NORWEGIAN LANGUAGE
<ul><li>Norwegian  ( norsk ) is a North Germanic language spoken primarily in Norway, where it is the official language. T...
<ul><li>The languages now spoken in Scandinavia developed from the Old Norse language, which did not differ greatly betwee...
The approximate location of Old Norse
Accent <ul><li>Norwegian is a  pitch accent  language with two distinct pitch patterns. They are used to differentiate two...
NORWEGIAN ALPHABET
Vikings
<ul><li>THANK YOU FOR YOUR ATTENTION!!! </li></ul>
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Norwegian Language

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Norwegian Language

  1. 1. NORWEGIAN LANGUAGE
  2. 2. <ul><li>Norwegian ( norsk ) is a North Germanic language spoken primarily in Norway, where it is the official language. Together with Swedish and Danish, Norwegian forms a continuum of more or less mutually intelligible local and regional variants </li></ul>
  3. 3. <ul><li>The languages now spoken in Scandinavia developed from the Old Norse language, which did not differ greatly between what are now Danish, Norwegian, and Swedish areas. In fact, Viking traders spread the language across Europe and into Russia, making Old Norse one of the most widespread languages for a time. </li></ul>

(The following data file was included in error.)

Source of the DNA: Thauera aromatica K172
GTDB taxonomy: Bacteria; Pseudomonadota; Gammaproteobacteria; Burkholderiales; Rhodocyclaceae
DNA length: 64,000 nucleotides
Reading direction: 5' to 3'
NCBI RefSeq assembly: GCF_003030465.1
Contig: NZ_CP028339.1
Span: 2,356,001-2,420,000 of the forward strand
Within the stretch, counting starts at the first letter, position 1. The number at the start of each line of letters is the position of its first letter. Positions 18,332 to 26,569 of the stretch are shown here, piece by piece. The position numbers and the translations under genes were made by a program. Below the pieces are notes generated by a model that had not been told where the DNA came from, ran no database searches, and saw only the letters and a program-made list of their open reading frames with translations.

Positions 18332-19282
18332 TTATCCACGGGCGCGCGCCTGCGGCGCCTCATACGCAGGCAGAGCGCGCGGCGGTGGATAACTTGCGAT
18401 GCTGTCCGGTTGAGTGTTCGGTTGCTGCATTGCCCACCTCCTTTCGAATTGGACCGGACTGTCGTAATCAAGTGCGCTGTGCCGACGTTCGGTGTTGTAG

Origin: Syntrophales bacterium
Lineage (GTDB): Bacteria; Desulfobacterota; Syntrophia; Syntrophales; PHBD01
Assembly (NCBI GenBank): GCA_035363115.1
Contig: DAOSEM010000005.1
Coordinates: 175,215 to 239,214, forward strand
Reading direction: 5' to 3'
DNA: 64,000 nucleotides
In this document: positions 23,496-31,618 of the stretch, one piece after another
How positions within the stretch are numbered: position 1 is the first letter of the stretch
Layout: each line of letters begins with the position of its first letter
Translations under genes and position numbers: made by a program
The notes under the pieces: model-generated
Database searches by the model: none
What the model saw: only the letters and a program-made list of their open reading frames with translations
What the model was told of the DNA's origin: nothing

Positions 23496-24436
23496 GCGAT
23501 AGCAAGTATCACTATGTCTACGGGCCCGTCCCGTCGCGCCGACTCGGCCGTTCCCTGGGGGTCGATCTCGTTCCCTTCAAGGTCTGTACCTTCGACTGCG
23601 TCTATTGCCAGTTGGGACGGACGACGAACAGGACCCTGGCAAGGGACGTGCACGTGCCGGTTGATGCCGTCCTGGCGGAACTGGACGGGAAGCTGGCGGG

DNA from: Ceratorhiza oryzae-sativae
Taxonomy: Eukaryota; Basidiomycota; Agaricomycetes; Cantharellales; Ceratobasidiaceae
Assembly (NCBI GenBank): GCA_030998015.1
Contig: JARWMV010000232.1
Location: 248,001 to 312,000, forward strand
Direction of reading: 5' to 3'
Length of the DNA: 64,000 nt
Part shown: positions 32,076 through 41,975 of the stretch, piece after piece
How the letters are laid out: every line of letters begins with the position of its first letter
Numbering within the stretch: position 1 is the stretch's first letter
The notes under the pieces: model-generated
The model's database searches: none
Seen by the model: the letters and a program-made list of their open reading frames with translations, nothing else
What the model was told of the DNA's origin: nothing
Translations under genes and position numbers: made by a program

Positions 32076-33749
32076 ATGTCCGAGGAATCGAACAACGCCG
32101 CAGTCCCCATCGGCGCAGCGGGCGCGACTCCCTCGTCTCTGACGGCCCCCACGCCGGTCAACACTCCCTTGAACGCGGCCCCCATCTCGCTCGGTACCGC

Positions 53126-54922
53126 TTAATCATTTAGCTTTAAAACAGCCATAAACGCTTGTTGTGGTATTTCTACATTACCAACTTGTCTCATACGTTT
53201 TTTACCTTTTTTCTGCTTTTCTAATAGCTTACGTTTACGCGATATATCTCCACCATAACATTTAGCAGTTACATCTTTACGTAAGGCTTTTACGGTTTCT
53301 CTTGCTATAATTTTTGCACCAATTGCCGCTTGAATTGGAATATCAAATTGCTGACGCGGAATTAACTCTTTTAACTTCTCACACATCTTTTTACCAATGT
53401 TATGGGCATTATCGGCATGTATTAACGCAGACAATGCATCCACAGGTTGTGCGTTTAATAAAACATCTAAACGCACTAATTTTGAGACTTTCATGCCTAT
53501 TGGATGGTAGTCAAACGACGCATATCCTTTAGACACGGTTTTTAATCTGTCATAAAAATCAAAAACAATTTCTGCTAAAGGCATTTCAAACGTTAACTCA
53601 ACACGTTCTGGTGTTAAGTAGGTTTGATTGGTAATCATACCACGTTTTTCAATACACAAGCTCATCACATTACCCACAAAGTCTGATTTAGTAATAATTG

4. 4. The approximate location of Old Norse
  5. 5. Accent <ul><li>Norwegian is a pitch accent language with two distinct pitch patterns. They are used to differentiate two-syllable words with otherwise identical pronunciation. For example in many East Norwegian dialects, the word &quot;bønder&quot; (farmers) is pronounced using tone 1, while &quot;bønner&quot; (beans or prayers) uses tone 2, just like in Danish. Though the difference in spelling occasionally allow the words to be distinguished in written language, in most cases the minimal pairs are written alike, since written Norwegian has no explicit accent marks. </li></ul><ul><li>There are significant variations in pitch accent between dialects. Thus, in most of western and northern Norway (the so-called high-pitch dialects) accent 1 is falling, while accent 2 is rising in the first syllable and falling in the second syllable or somewhere around the syllable boundary. The pitch accents (as well as the peculiar phrase accent in the low-tone dialects) give the Norwegian language a &quot;singing&quot; quality which makes it fairly easy to distinguish from other languages. Interestingly, accent 1 generally occurs in words that were monosyllabic in Old Norse , and accent 2 in words that were polysyllabic. </li></ul>
  6. 6. NORWEGIAN ALPHABET
  7. 7. Vikings
  8. 8. <ul><li>THANK YOU FOR YOUR ATTENTION!!! </li></ul>
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